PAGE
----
Lawn

Sep. 8, 2011 No Comments Posted under: Gardening Tips

Seed or sod…a fast finished turf project or the time for the seed to mature…that’s the question.  Sodding is transplanting of a mature turf, while seeding is a real adventure of wits and circumstances (sometimes all stacked against getting the seed to take).  While there are more grass types to choose from now than there used to be and it is (maybe) less expensive, seeding time is limited mainly to late summer and early fall and moisture is critical.  (Have you noticed any rain lately?)

So, what is the advantage of sodding…it takes faster, it is great for laying any time during the growing season but it is expensive. When sodding, there are limited varieties…here in MN it is generally a mixture of Kentucky bluegrass.

Preparing the soil is the most important of seeding or sodding.  This will save maintenance in later years and ensures a healthier turf.  One of the first things to do is take a soil test…the best soil is sandy loam. Amendments may need to be mixed into the current soil so that it will support a good lawn.  Amend heavy clay soil with organic matter to allow better air and water flow.  You want clean soil, free of weeds and herbicides residue…know where you soil is coming from and it’s make up. Firm up the soil with a roller that also breaks up the clumps.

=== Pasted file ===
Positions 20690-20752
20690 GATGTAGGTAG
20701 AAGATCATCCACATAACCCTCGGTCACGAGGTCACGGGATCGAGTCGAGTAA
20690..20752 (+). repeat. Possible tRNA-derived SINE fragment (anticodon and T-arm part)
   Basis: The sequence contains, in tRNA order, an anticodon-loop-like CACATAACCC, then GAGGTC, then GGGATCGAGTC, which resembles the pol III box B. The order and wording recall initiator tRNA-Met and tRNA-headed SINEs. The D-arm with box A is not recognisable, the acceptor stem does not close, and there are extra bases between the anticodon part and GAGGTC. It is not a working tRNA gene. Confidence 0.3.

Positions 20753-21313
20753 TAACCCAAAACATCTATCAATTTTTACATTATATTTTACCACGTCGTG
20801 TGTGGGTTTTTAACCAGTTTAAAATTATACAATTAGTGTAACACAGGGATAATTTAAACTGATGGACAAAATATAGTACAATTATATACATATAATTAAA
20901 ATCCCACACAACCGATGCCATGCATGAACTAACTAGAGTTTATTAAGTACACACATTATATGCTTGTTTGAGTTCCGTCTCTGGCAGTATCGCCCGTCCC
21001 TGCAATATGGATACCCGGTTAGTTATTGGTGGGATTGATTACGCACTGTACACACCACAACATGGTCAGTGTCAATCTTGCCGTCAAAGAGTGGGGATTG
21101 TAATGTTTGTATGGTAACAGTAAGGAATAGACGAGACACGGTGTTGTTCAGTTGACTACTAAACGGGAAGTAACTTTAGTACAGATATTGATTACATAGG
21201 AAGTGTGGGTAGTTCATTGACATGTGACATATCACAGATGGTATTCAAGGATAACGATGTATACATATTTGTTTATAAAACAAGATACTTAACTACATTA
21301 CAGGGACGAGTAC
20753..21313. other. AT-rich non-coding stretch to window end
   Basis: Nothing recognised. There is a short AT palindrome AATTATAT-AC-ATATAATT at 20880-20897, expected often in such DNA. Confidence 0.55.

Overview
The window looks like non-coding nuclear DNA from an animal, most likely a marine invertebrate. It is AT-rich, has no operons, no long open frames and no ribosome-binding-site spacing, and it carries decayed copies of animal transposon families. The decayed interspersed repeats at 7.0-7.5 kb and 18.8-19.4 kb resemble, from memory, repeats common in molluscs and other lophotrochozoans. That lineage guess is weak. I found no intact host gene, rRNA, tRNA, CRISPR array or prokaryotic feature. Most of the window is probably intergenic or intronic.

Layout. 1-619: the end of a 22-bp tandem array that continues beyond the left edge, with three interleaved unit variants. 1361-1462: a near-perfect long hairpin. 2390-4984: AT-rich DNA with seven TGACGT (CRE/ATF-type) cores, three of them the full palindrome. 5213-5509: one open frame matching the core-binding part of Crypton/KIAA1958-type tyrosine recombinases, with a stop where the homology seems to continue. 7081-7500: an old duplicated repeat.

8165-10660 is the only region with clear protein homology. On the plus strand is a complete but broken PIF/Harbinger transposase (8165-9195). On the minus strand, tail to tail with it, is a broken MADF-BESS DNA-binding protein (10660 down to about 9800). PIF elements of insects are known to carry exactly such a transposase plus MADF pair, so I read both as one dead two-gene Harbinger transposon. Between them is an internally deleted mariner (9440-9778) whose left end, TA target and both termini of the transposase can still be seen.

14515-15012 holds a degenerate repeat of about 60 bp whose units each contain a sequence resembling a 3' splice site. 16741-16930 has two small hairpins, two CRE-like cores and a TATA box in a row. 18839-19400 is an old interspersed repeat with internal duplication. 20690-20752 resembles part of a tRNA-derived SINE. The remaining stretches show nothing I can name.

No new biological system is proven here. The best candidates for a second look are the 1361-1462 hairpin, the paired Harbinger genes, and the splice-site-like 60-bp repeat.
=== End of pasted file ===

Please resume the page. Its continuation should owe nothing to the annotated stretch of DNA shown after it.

Seeding. In MN the best time is mid-August to mid-September. Fewer weed seeds germinate at that time to compete with the seedlings. About 6-12 weeks are needed to establish a good lawn…and it takes about a full season for a durable turf that will withstand traffic.  Seed is to be spread in two steps, half rate in perpendicular directions across the area. This will give a more uniform coverage…do some light raking so that about 10% of the seeds are visible, then roller it again. Water it so that the soil is moist around 4 inches or so, stop watering when puddles begin to show. When the seeds are coming up begin regular watering, tapering off as the plants grow larger and the temperature cools off.

Sodding. Buy only fresh sod…no more that 24 hours old. Lay it within one day. Put it down like brick laying, staggering the pieces again on moistened soil. If necessary stake the rolls in place, fill any cracks with soil to prevent the edges from drying out, and roll it so the roots are in contact with the soil.  Keep it moist until it is firmly rooted and then begin to reduce the watering. In a few months it can be considered an established lawn.

Better still…add a garden and have less turf. smile…that’s what Gentle Gardener’s say!

This entry was posted on Thursday, September 8th, 2011 at 11:33 pm and is filed under Gardening Tips. You can leave a comment and follow any responses to this entry through the RSS 2.0 feed.

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